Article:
Two recent inquiries made to Hillard Heintze from private family offices aptly illustrate the risk insider threats pose. In one instance, a long-term member of a family office authorized a $2 million transaction for a business venture overseen by the family office, and conducted within the family office technology environment. Further analysis including a computer forensic investigation revealed the employee had been targeted and corrupted by a powerful drug cartel and manipulated to launder funds through the family office for personal financial gain. This put the family at risk of both the cartel and also the authorities.
In another situation, an employee in the process of being terminated sabotaged IT systems and changed all passwords to the systems – making it impossible for the family office to access its IT structure. While this might not have posed an immediate threat to the family network, it does demonstrate how vulnerable the systems were during a volatile event: an employee termination.
Mitigating the Risk, Protecting the Family
Given the growing risks associated with insider threats and targeting by external attackers, family offices need to invest in capabilities and resources – i.e. the people, services, technology, processes, procedures and training –that decrease the likelihood of a breach. Cyber environments should include everything from password management and antivirus patches to firewalls, network segmentation, controlled permissions and independent email domains.
Insider threat programs need to concentrate on both employees and vendors – anyone with access to family systems – and include ways to deter, detect and avoid threats. Cyber breaches originating internally may not be malicious and completely accidental – for instance, opening an Excel spreadsheet from an unknown source which places malware on a system. Educating users about cyber intrusion techniques from either an internal or external source is a best practice. The return on this type of training will pay for itself many times over.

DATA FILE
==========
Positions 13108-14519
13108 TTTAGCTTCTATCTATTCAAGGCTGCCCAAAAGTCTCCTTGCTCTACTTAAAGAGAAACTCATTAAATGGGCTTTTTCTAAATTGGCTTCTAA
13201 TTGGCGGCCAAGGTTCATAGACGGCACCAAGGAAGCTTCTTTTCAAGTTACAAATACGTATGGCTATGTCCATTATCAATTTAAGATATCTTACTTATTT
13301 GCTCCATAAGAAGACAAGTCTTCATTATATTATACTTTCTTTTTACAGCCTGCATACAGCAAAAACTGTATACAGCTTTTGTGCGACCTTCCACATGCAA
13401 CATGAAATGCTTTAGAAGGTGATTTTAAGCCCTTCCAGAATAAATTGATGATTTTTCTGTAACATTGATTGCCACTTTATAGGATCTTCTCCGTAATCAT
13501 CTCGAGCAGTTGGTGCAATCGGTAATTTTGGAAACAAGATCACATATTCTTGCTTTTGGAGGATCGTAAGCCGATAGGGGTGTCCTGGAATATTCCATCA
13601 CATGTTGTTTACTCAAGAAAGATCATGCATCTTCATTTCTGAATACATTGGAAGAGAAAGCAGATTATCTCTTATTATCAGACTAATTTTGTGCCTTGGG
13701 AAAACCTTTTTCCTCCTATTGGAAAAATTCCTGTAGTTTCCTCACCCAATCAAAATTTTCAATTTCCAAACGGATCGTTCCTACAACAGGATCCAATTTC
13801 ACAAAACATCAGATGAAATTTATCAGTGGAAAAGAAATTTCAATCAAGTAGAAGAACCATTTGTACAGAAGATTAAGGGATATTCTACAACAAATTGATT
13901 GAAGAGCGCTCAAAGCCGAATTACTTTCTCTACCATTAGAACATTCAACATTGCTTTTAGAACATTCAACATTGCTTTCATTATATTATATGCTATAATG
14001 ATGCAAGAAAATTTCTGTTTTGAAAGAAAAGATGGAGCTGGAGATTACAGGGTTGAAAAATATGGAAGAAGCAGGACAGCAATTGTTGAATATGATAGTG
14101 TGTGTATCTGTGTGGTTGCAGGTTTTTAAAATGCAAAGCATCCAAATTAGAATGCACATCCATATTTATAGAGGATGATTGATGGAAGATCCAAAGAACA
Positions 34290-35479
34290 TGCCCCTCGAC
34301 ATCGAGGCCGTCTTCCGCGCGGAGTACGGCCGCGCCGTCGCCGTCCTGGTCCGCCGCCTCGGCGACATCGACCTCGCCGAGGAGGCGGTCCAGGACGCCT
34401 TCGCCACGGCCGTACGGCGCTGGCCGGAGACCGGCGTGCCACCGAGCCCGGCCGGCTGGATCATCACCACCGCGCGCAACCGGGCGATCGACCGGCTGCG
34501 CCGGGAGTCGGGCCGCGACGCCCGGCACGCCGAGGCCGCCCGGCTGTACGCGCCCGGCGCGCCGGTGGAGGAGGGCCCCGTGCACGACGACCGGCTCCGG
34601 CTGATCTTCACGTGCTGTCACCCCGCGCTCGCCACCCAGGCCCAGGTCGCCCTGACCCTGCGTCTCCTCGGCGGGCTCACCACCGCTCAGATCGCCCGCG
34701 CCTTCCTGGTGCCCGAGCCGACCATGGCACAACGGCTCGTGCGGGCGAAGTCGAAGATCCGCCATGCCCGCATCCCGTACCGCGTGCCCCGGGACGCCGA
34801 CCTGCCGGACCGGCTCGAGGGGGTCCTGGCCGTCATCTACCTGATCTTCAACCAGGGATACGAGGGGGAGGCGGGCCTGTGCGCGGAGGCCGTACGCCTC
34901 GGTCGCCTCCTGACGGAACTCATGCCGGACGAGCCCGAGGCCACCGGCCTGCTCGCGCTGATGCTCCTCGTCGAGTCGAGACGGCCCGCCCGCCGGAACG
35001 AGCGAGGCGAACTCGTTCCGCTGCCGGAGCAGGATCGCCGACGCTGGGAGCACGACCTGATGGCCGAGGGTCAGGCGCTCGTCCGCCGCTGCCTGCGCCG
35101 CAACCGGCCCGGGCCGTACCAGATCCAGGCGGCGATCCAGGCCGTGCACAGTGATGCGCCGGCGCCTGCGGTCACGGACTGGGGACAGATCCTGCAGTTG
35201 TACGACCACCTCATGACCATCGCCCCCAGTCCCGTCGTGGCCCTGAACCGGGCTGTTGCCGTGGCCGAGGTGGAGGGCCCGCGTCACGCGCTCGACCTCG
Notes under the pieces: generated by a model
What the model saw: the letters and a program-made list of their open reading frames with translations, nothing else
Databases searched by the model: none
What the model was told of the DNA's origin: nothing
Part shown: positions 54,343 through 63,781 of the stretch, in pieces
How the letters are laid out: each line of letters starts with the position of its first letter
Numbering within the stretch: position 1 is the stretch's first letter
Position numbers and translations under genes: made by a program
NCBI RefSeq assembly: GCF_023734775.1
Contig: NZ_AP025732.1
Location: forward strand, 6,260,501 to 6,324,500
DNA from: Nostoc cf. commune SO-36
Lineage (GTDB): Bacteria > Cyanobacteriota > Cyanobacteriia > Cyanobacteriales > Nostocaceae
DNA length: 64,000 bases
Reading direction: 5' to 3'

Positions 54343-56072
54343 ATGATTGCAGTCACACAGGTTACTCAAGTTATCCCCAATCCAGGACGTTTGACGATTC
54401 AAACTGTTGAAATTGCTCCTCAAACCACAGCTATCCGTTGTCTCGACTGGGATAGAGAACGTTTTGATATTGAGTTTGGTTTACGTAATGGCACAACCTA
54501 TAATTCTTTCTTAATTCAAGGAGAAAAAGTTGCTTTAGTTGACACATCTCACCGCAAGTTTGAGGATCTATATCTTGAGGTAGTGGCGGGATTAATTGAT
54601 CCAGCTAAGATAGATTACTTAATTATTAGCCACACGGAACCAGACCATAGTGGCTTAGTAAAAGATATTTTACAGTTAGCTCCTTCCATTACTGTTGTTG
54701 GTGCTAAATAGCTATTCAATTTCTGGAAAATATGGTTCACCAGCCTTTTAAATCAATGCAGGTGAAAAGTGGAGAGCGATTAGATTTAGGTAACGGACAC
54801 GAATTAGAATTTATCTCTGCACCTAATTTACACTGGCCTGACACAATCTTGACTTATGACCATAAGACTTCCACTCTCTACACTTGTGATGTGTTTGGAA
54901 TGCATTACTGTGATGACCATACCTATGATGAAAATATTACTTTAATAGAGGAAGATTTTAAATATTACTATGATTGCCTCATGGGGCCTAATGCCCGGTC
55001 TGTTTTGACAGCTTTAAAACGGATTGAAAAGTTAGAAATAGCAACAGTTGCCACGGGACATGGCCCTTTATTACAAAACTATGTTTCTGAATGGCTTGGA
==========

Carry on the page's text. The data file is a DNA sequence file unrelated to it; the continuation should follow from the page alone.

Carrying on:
Physical security of the family or family office cyber environment is also key and should include access control to any area containing sensitive equipment or information such as hardware, devices, network information or passwords. Additionally, the family should ensure that due diligence investigations are conducted periodically of any personnel who work near or around the family or in the family office – and comprehensively for all new hires. Red flags such as excessive litigation with former employers, substance abuse, financial events such as bankruptcy filings or unexplained wealth moments are indicators that may signal higher risks of an insider threat.
A common thread among high net worth families is they believe they are ‘flying under the radar’ and that they will not be subject to a breach, intrusion or theft in their personal lives. Unfortunately, it has become much harder to fly under the radar and bad actors have become much more sophisticated in their criminal enterprises and successful at identifying the soft spot for a breach – which may include the family office or the family residence itself. For malicious cyber actors, the game is no longer about notoriety, but quick windfalls of income.